Lt. Col. Joseph Henry Ward, M.D.

Lt. Col. Joseph Henry Ward, M.D., was the first African American hospital director in VA’s history. Appointed in January 1924, he oversaw the Veterans Bureau’s first and only racially segregated Veterans’ hospital. Located in Tuskegee, Ala., only employees of African American heritage staffed the hospital until 1954. Then, racial segregation officially ended in VA hospitals.

Ward was born in 1872 in North Carolina. By 1897, he had graduated from the Physio-Medical School of Indiana. He established one of the first hospitals for African Americans in Indianapolis in 1910. Later, he enlisted for military service during World War I.

Ward became one of only two African American officers in the medical corps to attain the rank of major during the war. Subsequently, he left the Army as a lieutenant colonel and returned to his practice in Indianapolis.

In 1923, Vice President Calvin Coolidge dedicated a new Veterans hospital in Tuskegee for African American Veterans who served in World War I.

Getting the Tuskegee facility off the ground and operational in the racially segregated South was not an easy task. VA dedicated the hospital in February 1923. Four months later, Gen. Frank T. Hines announced his intention to staff the hospital with African American medical professionals. Hines was the Veterans Bureau administrator. The announcement created an uproar in the community. Accordingly, Ku Klux Klan members pitted themselves against anyone who wanted the hospital staffed based on Hines’ wishes.

Tuskegee VHA key staff in 1933. Dr. Joseph Henry Ward is on the front row, in the center.

Kenney family doctors at Tuskegee

Hines was not easily intimidated. As a result, VA leadership hired the first African American doctors for the new hospital. In addition, it hired Ward, in January 1924, to serve as its director.

One of Ward’s associates, Dr. John A. Kenney, was a physician to Booker T. Washington. He also was an active member of the National Medical Association and one of a group of Tuskegee Institute doctors who fought to have the Tuskegee Veterans hospital open with an African American staff. He did so at great risk to his own life. Ultimately, Kenney moved to New Jersey after extremists terrorized his family and burned a cross in their front yard.

Kenney’s son, Dr. Howard W. Kenney, later became the medical director at VA’s Tuskegee hospital. In 1962, Howard Kenney was the first African American to integrate a formerly all-white VA hospital when he became the director at East Orange, N.J. Seven years later, he became VA’s first African American VA regional director.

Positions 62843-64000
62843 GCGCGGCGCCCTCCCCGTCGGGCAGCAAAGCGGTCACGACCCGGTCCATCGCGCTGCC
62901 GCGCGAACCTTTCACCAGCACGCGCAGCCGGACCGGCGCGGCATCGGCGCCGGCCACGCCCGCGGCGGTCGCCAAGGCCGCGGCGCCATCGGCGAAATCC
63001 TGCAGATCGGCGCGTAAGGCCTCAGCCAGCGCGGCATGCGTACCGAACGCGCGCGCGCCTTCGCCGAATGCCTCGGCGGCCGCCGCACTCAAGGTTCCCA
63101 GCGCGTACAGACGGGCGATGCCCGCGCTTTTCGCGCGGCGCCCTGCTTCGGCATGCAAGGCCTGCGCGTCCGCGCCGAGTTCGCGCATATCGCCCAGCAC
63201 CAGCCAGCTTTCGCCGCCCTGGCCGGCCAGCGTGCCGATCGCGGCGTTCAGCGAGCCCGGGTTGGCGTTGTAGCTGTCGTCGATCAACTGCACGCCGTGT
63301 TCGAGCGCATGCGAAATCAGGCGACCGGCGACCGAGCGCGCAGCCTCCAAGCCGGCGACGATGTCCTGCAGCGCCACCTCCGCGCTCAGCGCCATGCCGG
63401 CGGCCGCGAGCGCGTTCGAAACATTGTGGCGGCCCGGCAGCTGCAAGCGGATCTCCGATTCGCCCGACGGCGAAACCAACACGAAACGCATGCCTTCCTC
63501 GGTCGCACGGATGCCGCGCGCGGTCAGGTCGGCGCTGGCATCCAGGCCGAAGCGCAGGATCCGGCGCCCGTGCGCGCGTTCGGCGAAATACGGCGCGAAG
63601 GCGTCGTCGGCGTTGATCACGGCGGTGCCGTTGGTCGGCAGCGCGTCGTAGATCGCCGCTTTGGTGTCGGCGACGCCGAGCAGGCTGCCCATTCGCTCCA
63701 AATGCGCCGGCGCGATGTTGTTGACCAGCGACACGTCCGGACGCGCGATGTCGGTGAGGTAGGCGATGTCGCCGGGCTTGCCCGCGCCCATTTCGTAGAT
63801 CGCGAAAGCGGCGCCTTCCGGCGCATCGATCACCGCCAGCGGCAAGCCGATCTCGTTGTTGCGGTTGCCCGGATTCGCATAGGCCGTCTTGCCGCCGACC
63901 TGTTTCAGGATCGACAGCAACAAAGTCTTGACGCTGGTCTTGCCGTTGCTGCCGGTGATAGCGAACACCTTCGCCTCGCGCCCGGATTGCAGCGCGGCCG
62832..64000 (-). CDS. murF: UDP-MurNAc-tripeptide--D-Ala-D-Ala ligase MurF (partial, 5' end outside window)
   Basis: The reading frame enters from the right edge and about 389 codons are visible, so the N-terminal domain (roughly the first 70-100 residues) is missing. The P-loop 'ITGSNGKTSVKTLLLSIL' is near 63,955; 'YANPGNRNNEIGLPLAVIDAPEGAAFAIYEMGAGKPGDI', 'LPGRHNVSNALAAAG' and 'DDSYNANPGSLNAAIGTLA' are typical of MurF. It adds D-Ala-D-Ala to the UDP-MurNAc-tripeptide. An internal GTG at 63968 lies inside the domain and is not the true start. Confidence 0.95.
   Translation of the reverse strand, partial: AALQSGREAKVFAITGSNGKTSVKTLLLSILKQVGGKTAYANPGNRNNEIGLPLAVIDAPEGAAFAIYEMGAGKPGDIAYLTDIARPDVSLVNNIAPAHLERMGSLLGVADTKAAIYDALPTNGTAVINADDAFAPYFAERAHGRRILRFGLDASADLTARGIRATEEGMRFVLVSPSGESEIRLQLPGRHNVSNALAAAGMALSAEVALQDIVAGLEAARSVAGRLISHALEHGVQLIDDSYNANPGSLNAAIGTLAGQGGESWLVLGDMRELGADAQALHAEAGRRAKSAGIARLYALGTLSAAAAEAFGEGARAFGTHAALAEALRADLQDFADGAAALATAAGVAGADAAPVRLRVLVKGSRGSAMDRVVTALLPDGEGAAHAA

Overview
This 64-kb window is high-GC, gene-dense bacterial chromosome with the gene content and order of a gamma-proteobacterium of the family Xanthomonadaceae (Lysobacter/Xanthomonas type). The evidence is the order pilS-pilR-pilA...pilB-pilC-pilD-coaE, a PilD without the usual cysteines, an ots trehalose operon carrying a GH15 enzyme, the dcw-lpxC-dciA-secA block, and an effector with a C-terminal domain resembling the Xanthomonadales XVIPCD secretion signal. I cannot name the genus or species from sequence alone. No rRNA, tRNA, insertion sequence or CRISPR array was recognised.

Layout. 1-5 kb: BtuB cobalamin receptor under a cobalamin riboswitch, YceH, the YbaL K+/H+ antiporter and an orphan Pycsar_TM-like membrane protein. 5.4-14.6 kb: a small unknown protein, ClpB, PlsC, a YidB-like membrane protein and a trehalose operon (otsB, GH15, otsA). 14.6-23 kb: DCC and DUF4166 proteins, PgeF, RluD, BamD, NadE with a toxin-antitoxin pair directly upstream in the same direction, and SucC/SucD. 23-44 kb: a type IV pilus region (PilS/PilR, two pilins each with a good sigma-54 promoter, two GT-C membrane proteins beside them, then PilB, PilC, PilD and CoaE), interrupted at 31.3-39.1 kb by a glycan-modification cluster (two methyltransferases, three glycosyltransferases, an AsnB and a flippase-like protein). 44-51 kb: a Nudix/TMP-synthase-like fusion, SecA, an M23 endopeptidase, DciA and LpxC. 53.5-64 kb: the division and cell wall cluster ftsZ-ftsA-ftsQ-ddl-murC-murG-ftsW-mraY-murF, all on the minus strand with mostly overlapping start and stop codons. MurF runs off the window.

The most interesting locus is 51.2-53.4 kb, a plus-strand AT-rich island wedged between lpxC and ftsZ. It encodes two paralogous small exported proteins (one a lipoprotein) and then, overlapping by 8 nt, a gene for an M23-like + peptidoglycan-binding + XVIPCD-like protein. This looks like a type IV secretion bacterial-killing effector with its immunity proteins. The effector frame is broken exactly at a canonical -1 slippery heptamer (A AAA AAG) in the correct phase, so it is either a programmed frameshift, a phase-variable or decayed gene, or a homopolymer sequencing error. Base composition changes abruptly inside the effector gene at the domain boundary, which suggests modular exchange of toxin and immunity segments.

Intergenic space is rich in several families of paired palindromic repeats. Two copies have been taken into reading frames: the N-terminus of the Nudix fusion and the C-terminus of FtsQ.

Ahead of his time

Ward led the new Veterans’ hospital through its tumultuous beginnings. He hired a top-notch staff and shaped its success as an all-black hospital. And he continued to blaze new trails. For example, he proposed medical internships with Tuskegee Institute as early as 1925. This was a generation before VA initiated a national program, in 1946.

Ward retired in 1936 after 12 years of service and returned to Indianapolis. He lived to see the end of racial integration in VA hospitals and died Dec. 12, 1956. He is buried at Crown Hill Cemetery in Indianapolis.

The Tuskegee VA Medical Center is unique in American history. The Secretary of the Interior recognized its significance to the story of our nation March 19, 2012, when he listed it on the National Register of Historic Places.

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Published on Feb. 14, 2020

Estimated reading time is 2.8 min.

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  1. Dennis Greene February 20, 2020 at 9:43 am

    Wonderful article! Those who forget our history are doomed to repeat it. We need more article akin to this. Thank you ever so much for publishing!!!

  2. C. Creekmore February 20, 2020 at 9:23 am

    I appreciate history being told. Everyone deserves to know and understand the truth. There are generations of untold truth our children need to know. So that negative history won’t repeat itself and positive history can be recognized and appreciated. Thank you for uncovering the the truth of American history regardless of good, bad, or indifferent.

  3. Mark Jennette February 20, 2020 at 6:53 am

    Times have changed for the better thankfully, and this took place nearly a century ago when there was completely different thinking. Why don’t authors like this one understand that the more you rub salt in old wounds, it refreshes feelings of dislike, even hate, as if it took place today. What’s in the past, let stay in the past, and let’s move on to a brighter future.

  4. Dan Navarra February 19, 2020 at 6:22 pm

    Lt. Col. Joseph Henry Ward, M.D. was a trailblazer and an American hero, an inspiration for us all.
    Thank you for telling his story!

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